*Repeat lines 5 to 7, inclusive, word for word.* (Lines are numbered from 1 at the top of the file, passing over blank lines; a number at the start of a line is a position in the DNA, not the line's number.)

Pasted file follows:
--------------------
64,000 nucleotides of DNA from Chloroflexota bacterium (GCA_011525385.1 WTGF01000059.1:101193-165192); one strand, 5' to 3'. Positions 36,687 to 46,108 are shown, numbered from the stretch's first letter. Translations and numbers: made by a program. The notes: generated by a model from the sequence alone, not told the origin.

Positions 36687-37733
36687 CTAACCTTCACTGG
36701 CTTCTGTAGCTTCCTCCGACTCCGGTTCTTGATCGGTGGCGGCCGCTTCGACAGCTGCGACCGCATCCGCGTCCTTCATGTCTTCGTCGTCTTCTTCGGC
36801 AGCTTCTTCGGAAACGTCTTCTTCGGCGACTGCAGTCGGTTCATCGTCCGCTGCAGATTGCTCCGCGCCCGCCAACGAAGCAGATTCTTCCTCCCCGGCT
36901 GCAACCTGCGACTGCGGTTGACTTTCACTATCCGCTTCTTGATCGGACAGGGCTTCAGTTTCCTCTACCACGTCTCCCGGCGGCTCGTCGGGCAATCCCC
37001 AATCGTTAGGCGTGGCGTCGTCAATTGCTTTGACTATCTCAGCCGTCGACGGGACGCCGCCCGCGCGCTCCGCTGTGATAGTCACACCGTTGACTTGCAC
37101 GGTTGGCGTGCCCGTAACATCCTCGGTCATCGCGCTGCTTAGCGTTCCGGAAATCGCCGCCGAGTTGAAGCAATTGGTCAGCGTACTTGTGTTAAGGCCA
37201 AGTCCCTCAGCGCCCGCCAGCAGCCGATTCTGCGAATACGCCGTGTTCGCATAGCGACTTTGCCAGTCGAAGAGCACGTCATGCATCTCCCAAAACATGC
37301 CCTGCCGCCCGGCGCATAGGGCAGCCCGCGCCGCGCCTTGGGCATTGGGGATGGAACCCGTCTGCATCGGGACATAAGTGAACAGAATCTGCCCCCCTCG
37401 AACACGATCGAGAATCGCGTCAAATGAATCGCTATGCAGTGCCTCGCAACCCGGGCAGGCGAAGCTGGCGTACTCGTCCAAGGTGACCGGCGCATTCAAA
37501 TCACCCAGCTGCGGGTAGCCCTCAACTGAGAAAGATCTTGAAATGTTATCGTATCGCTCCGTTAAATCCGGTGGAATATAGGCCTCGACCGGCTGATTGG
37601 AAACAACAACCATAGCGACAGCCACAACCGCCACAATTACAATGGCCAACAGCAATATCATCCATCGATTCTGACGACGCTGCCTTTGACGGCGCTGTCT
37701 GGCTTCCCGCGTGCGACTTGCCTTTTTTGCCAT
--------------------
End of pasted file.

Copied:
36801 AGCTTCTTCGGAAACGTCTTCTTCGGCGACTGCAGTCGGTTCATCGTCCGCTGCAGATTGCTCCGCGCCCGCCAACGAAGCAGATTCTTCCTCCCCGGCT
36901 GCAACCTGCGACTGCGGTTGACTTTCACTATCCGCTTCTTGATCGGACAGGGCTTCAGTTTCCTCTACCACGTCTCCCGGCGGCTCGTCGGGCAATCCCC
37001 AATCGTTAGGCGTGGCGTCGTCAATTGCTTTGACTATCTCAGCCGTCGACGGGACGCCGCCCGCGCGCTCCGCTGTGATAGTCACACCGTTGACTTGCAC